For example, I was donating plasma in college to get by. When Katie and I were engaged and planning to get married just before my MS1 year, I was sick of being poor and did not want to drag my wife through the existence I had been enduring for the previous several years. I’m sure that factored heavily into my decision to sign up with the military for medical school.

I’d like to think that wasn’t my primary motivation. Certainly, I had some motivation to serve my country. I was definitely looking for an adventure (which I never really found in an environment where we weren’t allowed to leave a base in rural Chile for “security reasons”). However, there’s no doubt the idea of someone just handing me $920 a month throughout medical school AND covering tuition, books, and fees was very attractive, given that I had been living on $5,000 a year up until that time.

It would have been nice to have been a little bit more financially secure in my 20s. I think I would have made some decisions a little bit differently—hopefully for the better. Granted, there is a fine line between Economic Outpatient Care and financial security, but I don’t think our kids need to feel quite the pinch I felt just so they can be financially successful.

Their money is invested in a UTMA/UGMA account, also 100% in stocks. Our initial plan was to have something between $10,000-$50,000. Well, we became wealthier than we expected, and some of that wealth found its way into these accounts. UTMA/UGMA accounts, unlike 529s, become theirs as soon as they turn 21 (as early as 18 in some states). So, if they decide to blow it all on heroin, there won’t be anything I can do about it.

More information here:

When to Give Inheritance Money to Your Kid?


#4 “Parent Match” Roth IRA Retirement Fund

Every dollar my kids earn as children and teenagers goes into a Roth IRA thanks to the “parent match.” What’s a parent match, aka the “daddy match” or the “mommy match” or however else you want to term it? That means the money (babysitting, mowing lawns, teen summer jobs, etc.) they earn goes into the Roth IRA and I give them an amount equal to it to spend on whatever they like. That means we’ve got to deal with the hassle of their tax returns, but it’s totally worth it (and kids can earn a ton without paying much tax at all). Besides, it gives them a chance to learn all about the tax code.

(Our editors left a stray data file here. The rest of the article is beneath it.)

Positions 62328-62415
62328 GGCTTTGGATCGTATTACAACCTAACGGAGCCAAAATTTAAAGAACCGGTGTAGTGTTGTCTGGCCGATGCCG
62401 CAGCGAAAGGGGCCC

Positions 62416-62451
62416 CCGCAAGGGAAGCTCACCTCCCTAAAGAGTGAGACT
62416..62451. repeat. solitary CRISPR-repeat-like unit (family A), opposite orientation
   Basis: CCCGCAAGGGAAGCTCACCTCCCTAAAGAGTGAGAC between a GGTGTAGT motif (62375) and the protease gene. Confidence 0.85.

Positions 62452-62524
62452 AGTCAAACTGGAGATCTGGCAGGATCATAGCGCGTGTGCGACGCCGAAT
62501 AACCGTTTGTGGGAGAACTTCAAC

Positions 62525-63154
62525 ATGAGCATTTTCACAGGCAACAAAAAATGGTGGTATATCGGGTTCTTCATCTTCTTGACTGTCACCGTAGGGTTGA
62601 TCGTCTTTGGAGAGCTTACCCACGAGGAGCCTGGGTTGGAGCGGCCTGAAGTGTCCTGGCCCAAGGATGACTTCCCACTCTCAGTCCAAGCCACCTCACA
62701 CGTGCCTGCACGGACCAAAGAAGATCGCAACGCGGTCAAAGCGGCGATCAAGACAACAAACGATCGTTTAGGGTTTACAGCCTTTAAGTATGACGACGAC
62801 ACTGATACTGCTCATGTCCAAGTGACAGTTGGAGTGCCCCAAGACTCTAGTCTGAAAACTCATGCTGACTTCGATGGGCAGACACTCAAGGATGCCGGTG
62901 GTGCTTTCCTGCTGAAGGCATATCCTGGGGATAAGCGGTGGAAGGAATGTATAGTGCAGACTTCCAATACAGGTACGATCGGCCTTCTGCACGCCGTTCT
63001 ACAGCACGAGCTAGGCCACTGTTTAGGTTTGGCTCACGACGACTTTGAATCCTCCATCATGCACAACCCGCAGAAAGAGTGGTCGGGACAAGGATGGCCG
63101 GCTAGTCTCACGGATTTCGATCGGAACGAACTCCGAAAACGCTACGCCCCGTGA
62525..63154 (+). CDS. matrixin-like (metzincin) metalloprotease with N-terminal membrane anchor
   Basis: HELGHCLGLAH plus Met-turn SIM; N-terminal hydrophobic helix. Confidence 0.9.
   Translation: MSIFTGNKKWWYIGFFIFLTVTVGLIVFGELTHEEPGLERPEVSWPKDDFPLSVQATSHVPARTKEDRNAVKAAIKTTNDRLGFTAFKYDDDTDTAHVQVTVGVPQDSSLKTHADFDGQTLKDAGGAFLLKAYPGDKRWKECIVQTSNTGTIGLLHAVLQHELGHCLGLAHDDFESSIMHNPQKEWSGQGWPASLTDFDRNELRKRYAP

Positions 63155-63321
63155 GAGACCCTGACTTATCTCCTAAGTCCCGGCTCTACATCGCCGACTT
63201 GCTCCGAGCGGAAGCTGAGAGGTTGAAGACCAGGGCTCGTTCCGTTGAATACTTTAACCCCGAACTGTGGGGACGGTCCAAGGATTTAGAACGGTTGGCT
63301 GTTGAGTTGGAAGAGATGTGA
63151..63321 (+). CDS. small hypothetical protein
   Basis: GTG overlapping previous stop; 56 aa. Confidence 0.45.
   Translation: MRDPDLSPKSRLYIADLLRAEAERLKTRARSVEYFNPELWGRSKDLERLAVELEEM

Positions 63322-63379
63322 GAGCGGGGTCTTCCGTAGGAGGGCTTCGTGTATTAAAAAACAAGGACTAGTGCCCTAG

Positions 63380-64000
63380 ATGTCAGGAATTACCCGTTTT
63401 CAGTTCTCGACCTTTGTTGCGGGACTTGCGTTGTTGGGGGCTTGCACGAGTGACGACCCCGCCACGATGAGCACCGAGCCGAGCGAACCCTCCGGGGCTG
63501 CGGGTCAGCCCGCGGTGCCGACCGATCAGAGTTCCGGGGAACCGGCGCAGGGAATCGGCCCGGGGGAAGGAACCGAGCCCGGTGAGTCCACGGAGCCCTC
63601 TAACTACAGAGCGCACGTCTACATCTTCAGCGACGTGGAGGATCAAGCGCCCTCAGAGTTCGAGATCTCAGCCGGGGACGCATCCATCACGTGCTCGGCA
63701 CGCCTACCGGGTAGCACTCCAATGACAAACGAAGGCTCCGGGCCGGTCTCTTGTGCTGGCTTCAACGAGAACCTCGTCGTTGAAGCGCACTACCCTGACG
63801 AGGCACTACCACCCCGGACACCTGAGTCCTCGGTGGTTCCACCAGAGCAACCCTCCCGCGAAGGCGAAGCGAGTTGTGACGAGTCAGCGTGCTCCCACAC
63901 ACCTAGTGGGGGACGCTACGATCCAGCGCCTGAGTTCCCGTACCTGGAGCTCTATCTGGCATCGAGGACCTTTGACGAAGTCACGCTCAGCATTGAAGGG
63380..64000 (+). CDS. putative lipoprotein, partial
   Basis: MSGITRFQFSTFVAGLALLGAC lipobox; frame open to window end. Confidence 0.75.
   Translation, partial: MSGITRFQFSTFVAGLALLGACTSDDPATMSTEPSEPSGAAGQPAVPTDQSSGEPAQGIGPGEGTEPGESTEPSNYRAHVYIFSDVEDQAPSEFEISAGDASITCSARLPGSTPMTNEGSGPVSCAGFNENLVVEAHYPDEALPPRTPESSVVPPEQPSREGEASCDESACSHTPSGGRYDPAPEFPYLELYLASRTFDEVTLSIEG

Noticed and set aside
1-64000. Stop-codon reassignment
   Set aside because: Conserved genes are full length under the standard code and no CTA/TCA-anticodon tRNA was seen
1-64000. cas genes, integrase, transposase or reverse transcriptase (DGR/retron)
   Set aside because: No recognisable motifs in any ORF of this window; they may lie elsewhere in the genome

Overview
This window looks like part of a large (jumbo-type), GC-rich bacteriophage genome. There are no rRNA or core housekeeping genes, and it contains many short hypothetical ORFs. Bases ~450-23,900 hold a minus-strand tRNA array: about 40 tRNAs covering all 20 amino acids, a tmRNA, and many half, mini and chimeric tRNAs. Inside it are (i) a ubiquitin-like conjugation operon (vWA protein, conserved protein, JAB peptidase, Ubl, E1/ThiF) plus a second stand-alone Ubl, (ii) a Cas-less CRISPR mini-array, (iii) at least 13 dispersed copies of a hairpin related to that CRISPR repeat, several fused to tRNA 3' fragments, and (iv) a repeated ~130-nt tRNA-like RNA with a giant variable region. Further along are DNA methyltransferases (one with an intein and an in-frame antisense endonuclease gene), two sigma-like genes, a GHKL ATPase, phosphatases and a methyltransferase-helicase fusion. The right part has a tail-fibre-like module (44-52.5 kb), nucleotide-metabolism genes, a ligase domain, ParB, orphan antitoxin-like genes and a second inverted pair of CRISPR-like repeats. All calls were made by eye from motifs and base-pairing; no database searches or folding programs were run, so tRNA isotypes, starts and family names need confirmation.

All of my children were employed by this website for several years. You see those photos of them that have been all over the site for the past 13 years? You think they gave me their time and images for free? Heck no. The going rate for child models is $100 an hour. That’s $100 I don’t pay taxes on, $100 they don’t pay taxes on, and $100 that can go into a Roth IRA and compound for the next 6-8 decades (double that if properly stretched).

Roth IRAs are just too good of a deal to pass up. I don’t know how much money we will get into their Roth IRAs before they hit age 18. Maybe it’s only $10,000, but if it grows at 5% real for 50 years, it will be worth $114,000. And the lessons of investing from the very beginning are worth even more.


#5 Encourage Them to Own a Business

I can’t say I’ve actually started this one for any of them yet. But imagine a child whose college fund doesn’t consist of a fund invested in stocks, bonds, or CDs. Instead, it is a business.

Imagine graduating from high school with a business that pays you $5,000, $10,000, or perhaps even $50,000 a year of passive income. Maybe it is a rental property. Maybe it is a website. I don’t know. But what better way to “teach a person to fish” than to have a kid learn how to run a business in middle and high school?

There is no reason someone can’t be a high-income professional (or an artist, or a teacher, or whatever) AND an entrepreneur on the side. I hoped to plant those entrepreneurial seeds early in my children. Now with one out of the house (majoring in entrepreneurship) and one trying to get a YouTube channel going, I think we’re doing OK.

More information here:

How I Teach My Kids About Money

Teaching Your Kids About Investing with The Stock Game


my children's inheritance

Bonus Trust Fund

We also have a trust now (which we didn’t when this post first ran five years ago) and they’ll each get something out of that (although I suspect the lion’s share of our wealth at death will still go to charity). However, even if we keeled over tomorrow, they wouldn’t get anything out of that trust until they’re 40 (1/3), 50 (1/3), and 60 (1/3). So, they’ll be on their own for 20+ years, long enough that they can pursue any career they want, but they can’t stretch their 20s fund to cover it all and just do nothing.

At WCICON24, I’ll be giving a talk on Advanced Estate Planning and will be sharing strategies and more on our personal estate planning approach. You can still sign up to attend in person or virtually at

What do you think? Do you plan to give your kids an “early inheritance?” How and why? If not, why not? What are you doing? Comment below!

[This updated post was originally published in 2019.]